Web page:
Jewel Plummer Cobb
Birthplace: Chicago, Ill.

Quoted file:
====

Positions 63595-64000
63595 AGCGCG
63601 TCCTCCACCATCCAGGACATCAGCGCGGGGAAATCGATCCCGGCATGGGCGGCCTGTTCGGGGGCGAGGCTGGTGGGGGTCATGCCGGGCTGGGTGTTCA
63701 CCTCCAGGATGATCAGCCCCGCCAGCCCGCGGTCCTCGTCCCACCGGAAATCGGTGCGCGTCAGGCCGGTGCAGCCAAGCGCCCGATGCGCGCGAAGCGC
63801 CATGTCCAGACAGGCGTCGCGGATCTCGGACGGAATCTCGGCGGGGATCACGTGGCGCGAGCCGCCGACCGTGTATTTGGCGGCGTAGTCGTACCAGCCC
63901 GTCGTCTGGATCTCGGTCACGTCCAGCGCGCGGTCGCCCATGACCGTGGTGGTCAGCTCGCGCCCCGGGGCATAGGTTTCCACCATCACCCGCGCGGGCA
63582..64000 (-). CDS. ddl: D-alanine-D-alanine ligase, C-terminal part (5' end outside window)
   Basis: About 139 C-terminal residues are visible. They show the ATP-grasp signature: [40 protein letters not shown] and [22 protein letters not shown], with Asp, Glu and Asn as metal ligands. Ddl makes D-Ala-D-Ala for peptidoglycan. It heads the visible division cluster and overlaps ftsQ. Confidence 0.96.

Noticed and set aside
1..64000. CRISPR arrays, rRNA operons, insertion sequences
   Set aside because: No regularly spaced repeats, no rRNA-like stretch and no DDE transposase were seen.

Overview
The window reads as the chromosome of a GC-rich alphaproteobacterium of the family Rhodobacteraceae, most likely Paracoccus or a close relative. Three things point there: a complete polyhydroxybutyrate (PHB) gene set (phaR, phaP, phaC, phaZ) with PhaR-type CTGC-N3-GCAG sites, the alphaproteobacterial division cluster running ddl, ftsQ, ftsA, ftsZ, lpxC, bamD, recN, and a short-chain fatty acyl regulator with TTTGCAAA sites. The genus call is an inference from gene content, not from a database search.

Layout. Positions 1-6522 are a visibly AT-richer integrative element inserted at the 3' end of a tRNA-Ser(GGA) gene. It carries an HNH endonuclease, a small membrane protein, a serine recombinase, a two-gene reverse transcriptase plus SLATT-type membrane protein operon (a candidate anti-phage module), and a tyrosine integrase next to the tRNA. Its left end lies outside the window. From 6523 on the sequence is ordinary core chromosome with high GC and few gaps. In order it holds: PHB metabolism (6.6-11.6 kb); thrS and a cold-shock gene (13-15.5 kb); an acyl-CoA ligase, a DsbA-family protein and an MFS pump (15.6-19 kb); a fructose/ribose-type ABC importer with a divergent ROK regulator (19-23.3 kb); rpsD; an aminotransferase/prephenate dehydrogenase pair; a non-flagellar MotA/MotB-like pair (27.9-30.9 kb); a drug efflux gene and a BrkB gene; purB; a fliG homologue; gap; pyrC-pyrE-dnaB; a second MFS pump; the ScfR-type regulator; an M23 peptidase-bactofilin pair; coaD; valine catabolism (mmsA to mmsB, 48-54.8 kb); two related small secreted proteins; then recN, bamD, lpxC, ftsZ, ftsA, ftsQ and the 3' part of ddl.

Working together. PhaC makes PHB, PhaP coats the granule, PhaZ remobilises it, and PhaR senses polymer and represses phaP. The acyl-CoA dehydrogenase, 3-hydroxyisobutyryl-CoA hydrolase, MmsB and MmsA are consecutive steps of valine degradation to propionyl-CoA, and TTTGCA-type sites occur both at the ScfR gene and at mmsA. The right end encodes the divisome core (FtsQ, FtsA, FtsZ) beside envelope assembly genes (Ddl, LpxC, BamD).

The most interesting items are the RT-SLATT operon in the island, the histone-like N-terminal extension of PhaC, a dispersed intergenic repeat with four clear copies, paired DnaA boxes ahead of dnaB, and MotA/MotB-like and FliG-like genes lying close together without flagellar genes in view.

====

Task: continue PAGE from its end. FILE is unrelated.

Jewel Plummer Cobb has had wide-ranging influence in the sciences. Awarded a Ph.D. in cell physiology from New York University in 1950, she has served as a researcher, a college professor and administrator, as well as a staunch supporter for greater minority participation in scientific careers. Much of Cobb's research has been focused on the skin pigment melanin, and her most significant research has been with testing new chemotherapeutic drugs in cancer cells, the impact of which continues. She has held several teaching and administrative positions at major universities. From 1960 to 1969, she was a professor at Sarah Lawrence College. From 1969 to 1976 she served as Dean and Professor of Zoology at Connecticut College. From 1976 to 1981, Cobb served as Dean and Professor of Biology at Douglass College, the women's college at Rutgers University. From 1981 to 1990 Cobb was President of California State University at Fullerton where she spearheaded efforts to increase the quality and diversity of both the student population and the faculty. A supporter of equal access to educational and professional opportunity, Cobb has written often about racial and sexual discrimination in the sciences, and has raised funds to allow more minorities to enter into the field. Since her retirement, Cobb, who was named President and Professor of Biological Science, Emerita at California State University at Fullerton and Trustee Professor at California State University at Los Angeles, has continued her research.